Things have not been going very well for Kevin Porter.

The former Washington Bullet guard was sometimes known here as the Little Drum Major because of his flashy style and the way he got the Bullets to dance to his music. Then, two seasons ago, he was traded to the Detroit Pistons.

With him went much of the Bullets' pizzaz.

Porter will return to Capital Centre for the first time as a non-Bullet tonight when he leads the Pistons against his former teammates in a 7:30 game.

Porter has not found happiness in Detroit. He and his coach are spatting.

Almost from the moment he was shipped off to the Pistons for Dave Bing, Porter had problems.

Through the first 19 games with Detroit last year, Porter was leading the National Basketball Association in assists and the Pistons were the highest scoring team in the league.

As the Pistons' media guide says, "Porter instantly captured the fancy of the fans with his strut and pell mell, razmataz style of play. If a man breaks to the basket and is free, the ball marvelously arrives where it is supposed to after a series of Porter spins, moves, gyrations and fakes."

That is Kevin Porter.

Then in a game in Oakland, Dec. 9, 1975. Porter jumped to catch a pass for a layup. His momentum carried him into the basket support and his right leg became tangled in the matting. His season ended right then. He had to have surgery to repair a fractured femur and rehabilitation of the leg and knee was a long and painful one.

Porter says he is fine now - physically.

He came back this season playing behind Eric Money, who had stepped into his place after the injury.

The Pistons started out 2-6 this year and then Money hurt his back. That opened the door for Porter.

He became a starter again and the Pistons promptly won eight straight. They have been on and off ever since while coach Herb Brown and Porter have been at odds virtually the entire season.

Brown finally benched Porter the day after Christmas, but Porter was back to the lineup three days later when the Pistons started stumbling.

"There is a communication problem between me and Herb." Porter said. "I was even fined one game because I wouldn't sit next to him on the bench after he'd taken me out of a game."

Porter got alone fine with former coach Ray Scott, but the Pistons took a nose dive after Porter got hurt last season and Scott was eventually fired. Brown and Scott's replacement.

Porter said, "It's to the point now that I'm definitely going to try to get out of here next year. I don't want to hold anything against Herb, but I'm not really happy here.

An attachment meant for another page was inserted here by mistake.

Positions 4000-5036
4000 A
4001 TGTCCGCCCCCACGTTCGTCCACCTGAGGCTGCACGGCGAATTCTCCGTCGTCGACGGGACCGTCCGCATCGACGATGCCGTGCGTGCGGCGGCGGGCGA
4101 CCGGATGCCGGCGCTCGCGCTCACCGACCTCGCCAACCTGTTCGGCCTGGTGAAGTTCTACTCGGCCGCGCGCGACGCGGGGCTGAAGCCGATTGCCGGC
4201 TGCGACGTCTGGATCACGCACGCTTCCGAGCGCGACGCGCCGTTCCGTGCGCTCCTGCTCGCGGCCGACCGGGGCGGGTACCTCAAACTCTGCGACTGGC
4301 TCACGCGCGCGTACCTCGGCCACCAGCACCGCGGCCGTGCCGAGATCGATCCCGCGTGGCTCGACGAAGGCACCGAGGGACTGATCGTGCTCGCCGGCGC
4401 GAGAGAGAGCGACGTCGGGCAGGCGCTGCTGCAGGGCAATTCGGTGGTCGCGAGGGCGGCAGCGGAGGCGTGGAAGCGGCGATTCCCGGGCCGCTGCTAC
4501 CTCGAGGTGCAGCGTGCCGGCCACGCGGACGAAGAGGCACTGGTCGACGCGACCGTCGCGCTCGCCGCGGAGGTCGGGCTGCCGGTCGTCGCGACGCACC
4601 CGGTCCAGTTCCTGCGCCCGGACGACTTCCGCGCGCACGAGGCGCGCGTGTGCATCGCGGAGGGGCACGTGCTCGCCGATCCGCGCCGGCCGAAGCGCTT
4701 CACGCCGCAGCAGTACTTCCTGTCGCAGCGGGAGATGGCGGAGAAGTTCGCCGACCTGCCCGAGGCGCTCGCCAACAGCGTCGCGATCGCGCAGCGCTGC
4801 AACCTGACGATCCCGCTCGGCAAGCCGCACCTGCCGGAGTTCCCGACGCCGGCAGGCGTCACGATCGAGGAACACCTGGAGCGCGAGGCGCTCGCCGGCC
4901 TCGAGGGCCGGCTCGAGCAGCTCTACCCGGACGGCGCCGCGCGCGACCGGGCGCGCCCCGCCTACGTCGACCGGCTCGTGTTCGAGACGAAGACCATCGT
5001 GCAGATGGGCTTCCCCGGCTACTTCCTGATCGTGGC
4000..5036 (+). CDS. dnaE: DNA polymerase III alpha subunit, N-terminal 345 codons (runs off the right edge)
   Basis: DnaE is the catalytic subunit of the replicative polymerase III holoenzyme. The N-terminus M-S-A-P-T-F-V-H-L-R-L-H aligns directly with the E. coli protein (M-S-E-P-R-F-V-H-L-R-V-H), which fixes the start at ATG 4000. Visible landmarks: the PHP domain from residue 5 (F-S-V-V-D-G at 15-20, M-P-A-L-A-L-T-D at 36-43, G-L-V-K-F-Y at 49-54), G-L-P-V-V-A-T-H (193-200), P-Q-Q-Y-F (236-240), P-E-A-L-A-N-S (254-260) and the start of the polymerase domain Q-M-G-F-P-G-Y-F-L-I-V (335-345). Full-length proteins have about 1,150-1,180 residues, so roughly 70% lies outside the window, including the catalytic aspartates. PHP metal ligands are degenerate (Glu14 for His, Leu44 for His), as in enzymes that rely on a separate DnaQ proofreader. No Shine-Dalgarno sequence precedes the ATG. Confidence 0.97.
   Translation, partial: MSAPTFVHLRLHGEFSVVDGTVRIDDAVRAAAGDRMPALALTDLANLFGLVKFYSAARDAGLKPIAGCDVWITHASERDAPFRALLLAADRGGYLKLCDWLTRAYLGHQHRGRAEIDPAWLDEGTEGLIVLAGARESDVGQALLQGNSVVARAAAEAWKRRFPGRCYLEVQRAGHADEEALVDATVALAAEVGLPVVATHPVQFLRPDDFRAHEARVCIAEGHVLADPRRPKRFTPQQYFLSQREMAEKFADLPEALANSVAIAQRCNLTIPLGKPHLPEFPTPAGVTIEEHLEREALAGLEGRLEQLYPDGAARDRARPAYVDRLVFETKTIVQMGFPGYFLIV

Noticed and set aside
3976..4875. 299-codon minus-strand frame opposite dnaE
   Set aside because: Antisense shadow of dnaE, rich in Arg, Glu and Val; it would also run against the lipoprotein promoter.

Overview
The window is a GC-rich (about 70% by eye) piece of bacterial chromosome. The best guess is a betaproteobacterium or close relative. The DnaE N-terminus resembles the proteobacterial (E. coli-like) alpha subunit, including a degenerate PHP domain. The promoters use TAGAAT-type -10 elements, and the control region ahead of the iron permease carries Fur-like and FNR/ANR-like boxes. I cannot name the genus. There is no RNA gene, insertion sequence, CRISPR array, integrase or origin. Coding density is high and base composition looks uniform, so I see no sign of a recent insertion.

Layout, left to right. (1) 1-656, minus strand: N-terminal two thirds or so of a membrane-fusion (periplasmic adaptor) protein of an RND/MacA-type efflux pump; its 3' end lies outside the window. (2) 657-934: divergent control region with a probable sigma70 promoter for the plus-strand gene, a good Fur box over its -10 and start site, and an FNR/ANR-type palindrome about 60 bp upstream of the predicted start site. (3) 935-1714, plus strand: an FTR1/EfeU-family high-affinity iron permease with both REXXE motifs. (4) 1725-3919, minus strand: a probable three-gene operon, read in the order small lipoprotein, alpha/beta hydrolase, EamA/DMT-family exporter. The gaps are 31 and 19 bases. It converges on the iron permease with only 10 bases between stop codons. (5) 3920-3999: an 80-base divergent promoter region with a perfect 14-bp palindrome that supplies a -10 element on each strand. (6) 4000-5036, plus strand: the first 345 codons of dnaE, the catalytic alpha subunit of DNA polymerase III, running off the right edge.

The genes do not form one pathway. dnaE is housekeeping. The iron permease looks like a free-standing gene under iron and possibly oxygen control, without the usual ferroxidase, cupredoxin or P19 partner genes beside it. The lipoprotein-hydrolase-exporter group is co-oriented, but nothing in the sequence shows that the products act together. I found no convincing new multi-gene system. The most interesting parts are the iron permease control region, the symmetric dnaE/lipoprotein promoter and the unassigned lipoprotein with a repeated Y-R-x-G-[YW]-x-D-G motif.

"I guess I'm kind of in-between. The guys here have a lot of talent and makes me not want to leave, but I still don't like the situation I'm in."

The Pistons, indeed, have a lot of talent in Bob Lanier, Howard Porter, Chris Ford, M. L. Carr, Marvin Barnes, Leon Douglas and Ralph Simpson and Kevin Porter in his element when he is in control out on the floor with them.

"We have a lot of guys to go to here," said Porter, who is thrid in the NBA in assists, averaging 7.9 a game. "But when things really get tough, we can always go into Bob (Lanier). There's no doubt that he's the best big side and can go outside and shoot the jumper, too."

Lanier is fourth in the league in scoring with a 25.5 average and is seventh in field goal percentage and eighth in rebounding.

Tonight is a special occasion for Porter.

"I've been looking forward to it for two years," he said. "Getting a victory at Capital Center will be a highlight of my career. The people there were good to me. I love that place."

Ironically, Porter's return will come the night Tom Henderson makes his home-court debut as a Bullet.

When it became obvious to the Bullets that Bing wasn't the answer to their problems, they tried to obtain another Kevin Porter-type player. Henderson, acquired from the Atlanta Hawks Thursday for Leonard Robinson, is the man they got.

Porter isn't the same player who led the Bullets to 60 regular-season victories and to the NBA final in 1975.

"I'm doing a few more things, like looking to the basket more." Porter said, "I was leading the league in field goal percentage before I was benched. I knew what I had to score to be more effective. Teams were just playing me for the pass because they thought I wouldn't shoot."

The Pistons are one of the NBA's better teams, despite some of their alleged internal problems. Porter isn't the only Piston player who is not ecstatic about Brown.

The Pistons are 25-18 and second to Denver in the Midwest Division.

The Bullets are one of the hottest NBA teams, having won four in a row and 10 of their last 12.